Along Roll We Merrily

I am a charter member of the Spoilers Avoidance Association, but it is impossible to write about “Merrily We Roll Along” without revealing – to those not already aware – that the 1981 Stephen Sondheim (music and Lyrics) and George Furth (book) show runs in reverse; each of its scenes predates the previous one, regressing from 1980 to 1957.  So noted, suggesting that the original ran only sixteen performances (after 52 contentious previews) because it was ahead of its time is either profoundly ironic or just a lame wisecrack. Whichever, the musical examines the myth of the American Dream by tracing the lives of its central characters in a dozen annotated scenes (1976, ’73, etc.) from middle-age to youth. The Fiasco Theatre staging, at Roundabout’s Laura Pels Theatre, compresses it into one 110-minute act. But for some of the songs, it seemed longer.

Over the years, “Merrily” has achieved cult status, due to its form and Sondheim’s inventive score and, it can be argued, in spite of Furth’s clichéd book, which is nearly superfluous. The story centers on Hollywood producer Franklin Shepard (Ben Steinfeld), whose success comes at the expense of personal and professional betrayal of close friends Mary Flynn (Jessie Austrian) and Charley Kringas (Manu Narayan), who shared early show-biz struggles with Frank as a bonded threesome. By the end (the play’s beginning), Mary has gone from having “a little wine with dinner to the reverse,” and Charley from Frank’s close collaborator to a cast-off.

Manu Narayan, left, Jessie Austrian, Ben Steinfeld [Photos: Joan Marcus]

Sondheim’s lyrics, set to his uniquely memorable tunes, tell the story on their own. Consider just the titles: “Rich and Happy” in the first scene (celebrating Franklin’s latest screen triumph), followed back in time through “Like It Was” and “Old Friends,” among others, culminating with the idealistic “Our Time,” sung as the three glimpse flashes of the orbiting Sputnik 1 from their NYC rooftop in October, 1957.

Those three performers and three others comprise the entire cast, a compression (from 20 in my last “Merrily”) that better served Fiasco’s 2015 reduction of Sondheim’s “Into the Woods.” That show’s eleven singer/actor/musicians nailed both score and character; this one’s half-dozen illuminate neither. Even directed by the same Noah Brody (and with four holdover cast members), the piece is in soft focus. The scene- set years are announced, but it takes a few minutes in each to sort out the corresponding stages of the relationships.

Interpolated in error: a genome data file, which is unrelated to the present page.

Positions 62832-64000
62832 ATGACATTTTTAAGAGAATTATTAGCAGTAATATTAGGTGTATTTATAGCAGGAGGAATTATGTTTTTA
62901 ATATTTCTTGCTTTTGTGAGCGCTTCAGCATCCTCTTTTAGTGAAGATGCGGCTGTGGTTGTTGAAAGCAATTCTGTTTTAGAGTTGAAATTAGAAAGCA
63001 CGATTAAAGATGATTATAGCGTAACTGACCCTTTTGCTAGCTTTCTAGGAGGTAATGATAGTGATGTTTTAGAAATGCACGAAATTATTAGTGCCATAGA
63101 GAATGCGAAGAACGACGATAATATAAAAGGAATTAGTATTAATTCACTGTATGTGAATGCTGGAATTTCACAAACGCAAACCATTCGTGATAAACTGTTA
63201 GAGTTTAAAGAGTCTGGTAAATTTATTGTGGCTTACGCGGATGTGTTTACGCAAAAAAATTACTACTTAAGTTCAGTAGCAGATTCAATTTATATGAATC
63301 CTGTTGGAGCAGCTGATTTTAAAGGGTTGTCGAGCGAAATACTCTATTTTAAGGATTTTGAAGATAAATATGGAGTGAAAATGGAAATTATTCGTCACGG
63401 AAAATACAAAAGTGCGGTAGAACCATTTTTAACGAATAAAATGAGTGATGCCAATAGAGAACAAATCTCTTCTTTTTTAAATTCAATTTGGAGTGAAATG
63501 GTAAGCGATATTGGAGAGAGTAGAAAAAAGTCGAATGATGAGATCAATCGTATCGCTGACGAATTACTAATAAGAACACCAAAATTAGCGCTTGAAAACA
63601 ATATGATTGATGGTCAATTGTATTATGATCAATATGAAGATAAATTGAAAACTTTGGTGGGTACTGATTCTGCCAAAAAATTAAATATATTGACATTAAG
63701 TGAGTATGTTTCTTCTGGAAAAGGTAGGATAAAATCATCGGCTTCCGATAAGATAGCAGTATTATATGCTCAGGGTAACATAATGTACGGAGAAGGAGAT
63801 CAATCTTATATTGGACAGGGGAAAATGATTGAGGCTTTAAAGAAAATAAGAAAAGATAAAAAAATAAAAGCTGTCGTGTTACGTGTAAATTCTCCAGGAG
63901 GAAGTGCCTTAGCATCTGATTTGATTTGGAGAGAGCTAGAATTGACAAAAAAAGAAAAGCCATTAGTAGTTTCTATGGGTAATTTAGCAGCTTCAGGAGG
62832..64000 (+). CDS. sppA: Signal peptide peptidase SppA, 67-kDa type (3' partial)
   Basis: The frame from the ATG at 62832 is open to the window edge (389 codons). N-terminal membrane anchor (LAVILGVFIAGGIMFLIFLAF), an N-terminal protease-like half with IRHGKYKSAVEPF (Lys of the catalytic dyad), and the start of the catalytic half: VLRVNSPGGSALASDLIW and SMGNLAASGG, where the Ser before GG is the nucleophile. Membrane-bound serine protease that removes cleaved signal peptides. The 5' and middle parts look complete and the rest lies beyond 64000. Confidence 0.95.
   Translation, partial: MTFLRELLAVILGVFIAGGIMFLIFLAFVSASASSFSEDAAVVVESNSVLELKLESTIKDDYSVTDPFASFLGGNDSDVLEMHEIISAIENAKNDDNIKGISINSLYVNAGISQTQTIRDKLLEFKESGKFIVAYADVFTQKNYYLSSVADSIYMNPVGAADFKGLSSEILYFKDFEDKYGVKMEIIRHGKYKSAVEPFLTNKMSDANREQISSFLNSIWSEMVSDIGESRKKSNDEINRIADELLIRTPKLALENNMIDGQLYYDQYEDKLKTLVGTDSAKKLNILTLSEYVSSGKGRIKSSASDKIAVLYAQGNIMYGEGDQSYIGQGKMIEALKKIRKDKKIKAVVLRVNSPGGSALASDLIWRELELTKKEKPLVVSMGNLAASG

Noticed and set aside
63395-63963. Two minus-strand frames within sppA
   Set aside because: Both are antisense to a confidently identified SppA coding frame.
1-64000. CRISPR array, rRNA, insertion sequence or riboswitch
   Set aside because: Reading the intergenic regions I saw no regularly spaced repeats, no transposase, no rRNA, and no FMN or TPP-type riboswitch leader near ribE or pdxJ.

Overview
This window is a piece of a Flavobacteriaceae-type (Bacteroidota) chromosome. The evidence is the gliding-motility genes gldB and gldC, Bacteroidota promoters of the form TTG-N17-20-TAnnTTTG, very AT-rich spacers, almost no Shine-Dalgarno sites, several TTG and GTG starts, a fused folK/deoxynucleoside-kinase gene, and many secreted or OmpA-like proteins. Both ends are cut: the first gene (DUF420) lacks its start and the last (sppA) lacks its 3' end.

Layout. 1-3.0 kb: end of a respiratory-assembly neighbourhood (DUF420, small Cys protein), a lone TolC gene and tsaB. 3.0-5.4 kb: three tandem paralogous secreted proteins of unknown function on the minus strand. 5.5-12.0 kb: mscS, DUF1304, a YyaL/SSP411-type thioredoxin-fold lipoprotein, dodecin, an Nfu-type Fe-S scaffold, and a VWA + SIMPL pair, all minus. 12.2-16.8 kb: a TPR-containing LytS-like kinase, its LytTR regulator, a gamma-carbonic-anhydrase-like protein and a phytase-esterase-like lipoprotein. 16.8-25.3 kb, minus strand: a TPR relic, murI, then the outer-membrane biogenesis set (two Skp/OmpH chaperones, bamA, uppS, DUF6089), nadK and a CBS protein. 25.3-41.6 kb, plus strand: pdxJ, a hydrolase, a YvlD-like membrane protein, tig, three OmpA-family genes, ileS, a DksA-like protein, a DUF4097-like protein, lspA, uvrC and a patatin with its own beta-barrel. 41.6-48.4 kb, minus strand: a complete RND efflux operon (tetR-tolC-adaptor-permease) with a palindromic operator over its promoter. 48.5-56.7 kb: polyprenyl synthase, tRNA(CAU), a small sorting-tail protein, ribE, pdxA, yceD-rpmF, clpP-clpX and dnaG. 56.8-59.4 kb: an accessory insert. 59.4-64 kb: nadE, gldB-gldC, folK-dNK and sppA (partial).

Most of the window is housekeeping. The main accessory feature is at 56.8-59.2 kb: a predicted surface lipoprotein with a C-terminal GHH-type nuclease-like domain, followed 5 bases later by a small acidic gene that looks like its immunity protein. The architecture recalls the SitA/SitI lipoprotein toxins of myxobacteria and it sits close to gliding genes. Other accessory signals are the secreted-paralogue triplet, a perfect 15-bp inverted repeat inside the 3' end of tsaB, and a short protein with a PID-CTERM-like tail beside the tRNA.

[In fairness, the form presents actors with a daunting challenge (see note below).]

The singing is pleasant enough, but only that; and while Lorin Latarra’s choreography is periodically peppy, these are not dancers. Paloma Young and Ashley Rose Horton’s costumes do not sharpen the images: the men’s are curiously unkempt; the women’s, mostly plain-to-drab.

The “Merrily We Roll Along” cast

What survives the indifferent production is the Sondheim score, thanks to Music Director/Orchestrator Alexander Gemignani’s new arrangements for conductor Emily Whitaker’s sterling eight-piece Band. (That Playbill credit, rather than Orchestra, is nifty.) The syncopated “Old Friends” sticks in the brain long after, as does the melodic “Not a Day Goes By.” Both those songs, by the way, are reprised in the show – before they are introduced later in the play, which is earlier in time. The ‘style’ of the reprises, how they are sung, even by whom, reflects the characters’ knowledge and experience since the youthful versions, which come later in the play.

The reverse-order of “Merrily We Roll Along” is a unique theatrical construction. That alone – and the rarely-revived Sondheim score – make this mediocre production worth a look-see.

Through April 7 at Laura Pels Theatre, 111West 46th Street, NYC.  For Tues – Sun performance schedule and tickets ($99 – $ 119):

[In an essay by the director of a 2002 Shaw Festival production, she noted that in rehearsing this play, “the director and actors find themselves asking ‘wait a minute, do we know this yet?’ because they have already played the scene that has resulted from this action. The actors must play the scene ‘innocently,’ as they must not know what has happened in the scene they have just played!”]


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